David Bowie certainly. My parents had a Miles Davis record that scared the shit out of me, I didn’t understand it at all. It felt evil, but in a wonderful way. Really it was punk rock that made me do it. It was just so irresistible. I learned much much more about music and musicians as I went along (for example Sly Stone or Kate Bush, who are two of my favorite artists), all of that came later, and I learn about new stuff every day. But it was punk, it was Black Flag, X, the Circle Jerks, Fear, Minor Threat, Void, the Bad Brains…this is my DNA

You have formed a band (A Camp) with your wife, Nina Persson, and contributed to her solo album Animal Heart, released in 2014. Is it easy to work with the one you love?

We have a fantastic working relationship, it’s one situation where we never fight. We’ve been working together as long as we’ve been together as a couple so it’s just a natural thing. I doubt if this is super common but it works for us.

You have contributed to the tribute record Monsieur Gainsbourg revisited in 2006. Do you know well France and French artists?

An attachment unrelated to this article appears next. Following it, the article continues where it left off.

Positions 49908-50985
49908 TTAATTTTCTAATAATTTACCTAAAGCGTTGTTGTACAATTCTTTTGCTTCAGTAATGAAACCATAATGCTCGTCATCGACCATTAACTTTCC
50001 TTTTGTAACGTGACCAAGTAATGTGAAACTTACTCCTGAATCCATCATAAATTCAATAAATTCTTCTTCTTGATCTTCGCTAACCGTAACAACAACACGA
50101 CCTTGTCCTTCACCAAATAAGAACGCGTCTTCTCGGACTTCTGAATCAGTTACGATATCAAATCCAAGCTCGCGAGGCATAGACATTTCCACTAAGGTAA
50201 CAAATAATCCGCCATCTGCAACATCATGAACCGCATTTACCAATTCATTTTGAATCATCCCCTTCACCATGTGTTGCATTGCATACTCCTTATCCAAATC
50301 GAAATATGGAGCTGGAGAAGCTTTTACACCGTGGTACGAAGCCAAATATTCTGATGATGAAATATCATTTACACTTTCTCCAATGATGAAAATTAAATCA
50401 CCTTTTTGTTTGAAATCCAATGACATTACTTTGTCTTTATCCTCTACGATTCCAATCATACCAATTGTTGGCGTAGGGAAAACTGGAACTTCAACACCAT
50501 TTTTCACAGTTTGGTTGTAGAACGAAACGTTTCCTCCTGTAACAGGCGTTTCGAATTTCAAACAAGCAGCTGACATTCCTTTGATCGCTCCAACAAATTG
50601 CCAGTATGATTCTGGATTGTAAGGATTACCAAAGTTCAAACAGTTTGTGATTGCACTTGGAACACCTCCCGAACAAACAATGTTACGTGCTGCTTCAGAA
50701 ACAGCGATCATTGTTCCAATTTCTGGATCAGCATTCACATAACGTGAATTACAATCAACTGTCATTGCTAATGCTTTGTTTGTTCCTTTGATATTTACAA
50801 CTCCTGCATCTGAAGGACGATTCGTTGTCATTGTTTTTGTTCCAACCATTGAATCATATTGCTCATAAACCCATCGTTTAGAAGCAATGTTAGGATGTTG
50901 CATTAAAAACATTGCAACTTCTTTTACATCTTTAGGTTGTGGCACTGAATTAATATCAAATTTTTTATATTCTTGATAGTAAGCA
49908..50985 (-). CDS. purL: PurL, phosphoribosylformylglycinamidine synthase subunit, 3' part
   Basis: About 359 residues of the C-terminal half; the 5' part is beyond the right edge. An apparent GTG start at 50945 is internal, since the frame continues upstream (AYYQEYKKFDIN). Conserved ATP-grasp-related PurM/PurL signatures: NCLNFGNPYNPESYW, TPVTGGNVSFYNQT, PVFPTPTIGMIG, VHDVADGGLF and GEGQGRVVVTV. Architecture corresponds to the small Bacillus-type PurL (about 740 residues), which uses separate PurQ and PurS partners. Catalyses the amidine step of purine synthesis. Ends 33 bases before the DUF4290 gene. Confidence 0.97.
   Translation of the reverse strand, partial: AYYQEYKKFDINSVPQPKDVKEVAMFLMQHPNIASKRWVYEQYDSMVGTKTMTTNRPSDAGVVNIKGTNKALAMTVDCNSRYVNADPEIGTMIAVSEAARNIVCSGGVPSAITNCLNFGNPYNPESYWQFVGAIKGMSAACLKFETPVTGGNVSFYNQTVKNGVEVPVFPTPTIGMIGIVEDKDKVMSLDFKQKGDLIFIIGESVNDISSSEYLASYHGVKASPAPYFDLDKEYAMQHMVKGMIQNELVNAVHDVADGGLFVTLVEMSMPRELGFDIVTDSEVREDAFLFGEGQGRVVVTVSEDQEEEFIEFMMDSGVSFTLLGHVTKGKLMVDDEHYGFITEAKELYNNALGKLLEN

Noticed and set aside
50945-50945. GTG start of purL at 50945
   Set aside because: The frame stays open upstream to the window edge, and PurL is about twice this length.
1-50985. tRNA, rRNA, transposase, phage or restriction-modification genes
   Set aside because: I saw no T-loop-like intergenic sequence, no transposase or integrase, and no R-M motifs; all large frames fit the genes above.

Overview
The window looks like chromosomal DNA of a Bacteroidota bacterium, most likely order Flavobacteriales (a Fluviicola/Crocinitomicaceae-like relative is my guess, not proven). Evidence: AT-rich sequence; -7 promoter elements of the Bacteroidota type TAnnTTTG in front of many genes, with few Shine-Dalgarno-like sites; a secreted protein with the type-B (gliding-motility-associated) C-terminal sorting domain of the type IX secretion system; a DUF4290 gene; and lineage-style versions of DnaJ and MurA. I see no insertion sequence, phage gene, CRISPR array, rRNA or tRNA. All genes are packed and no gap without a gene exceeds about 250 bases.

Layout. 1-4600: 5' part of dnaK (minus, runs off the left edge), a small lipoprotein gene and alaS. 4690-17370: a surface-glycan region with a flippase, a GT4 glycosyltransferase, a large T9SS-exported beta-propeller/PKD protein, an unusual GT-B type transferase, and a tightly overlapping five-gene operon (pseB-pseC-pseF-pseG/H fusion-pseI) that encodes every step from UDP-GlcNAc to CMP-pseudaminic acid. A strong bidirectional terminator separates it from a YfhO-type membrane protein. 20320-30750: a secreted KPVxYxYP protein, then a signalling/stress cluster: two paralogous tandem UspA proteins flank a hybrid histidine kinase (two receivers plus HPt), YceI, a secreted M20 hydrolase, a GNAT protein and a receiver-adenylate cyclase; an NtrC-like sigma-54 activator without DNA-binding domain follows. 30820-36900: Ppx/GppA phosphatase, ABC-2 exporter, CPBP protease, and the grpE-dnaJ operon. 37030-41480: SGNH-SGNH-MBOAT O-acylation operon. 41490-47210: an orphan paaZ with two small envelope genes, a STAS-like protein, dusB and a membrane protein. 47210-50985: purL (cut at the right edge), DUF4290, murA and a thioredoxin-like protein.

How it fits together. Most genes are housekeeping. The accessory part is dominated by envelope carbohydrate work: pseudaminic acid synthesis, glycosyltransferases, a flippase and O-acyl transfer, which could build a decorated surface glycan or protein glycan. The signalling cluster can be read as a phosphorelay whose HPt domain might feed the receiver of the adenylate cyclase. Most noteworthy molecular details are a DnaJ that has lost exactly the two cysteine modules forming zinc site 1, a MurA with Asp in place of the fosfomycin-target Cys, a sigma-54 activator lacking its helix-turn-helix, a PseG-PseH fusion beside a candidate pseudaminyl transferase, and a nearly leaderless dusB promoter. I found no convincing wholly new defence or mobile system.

I had an apartment in the Bastille for a while in the ’90s, and then again near Rue Oberkampf. My wife and I were engaged there New Years 2000, and we had our honeymoon there. Most of our good friends are gone now but there was a time when I spent a lot of time there. I studied French for 6 years and if I wasn’t so shy I would try to write and speak the language probably quite badly. My good friends used to run what is now Maison Kitsune and the Kitsune record label but again it seems that people tend to leave Paris eventually for whatever reason.

Gainsbourg I have loved for so long, his body of work is so huge that it’s impossible to discuss. He’s a genius and obviously a complex/ controversial figure. The French understanding of hip hop is probably the greatest in Europe, and in dancers like Les Twins you have perhaps the best contemporary b-boys in the world. I could go on, I’m not that well versed in French pop beyond the brilliant Phoenix, Air, Justice and of course Daft Punk…I remember having a « punk » record by a band called Telephone when I was much younger, I think they’re French?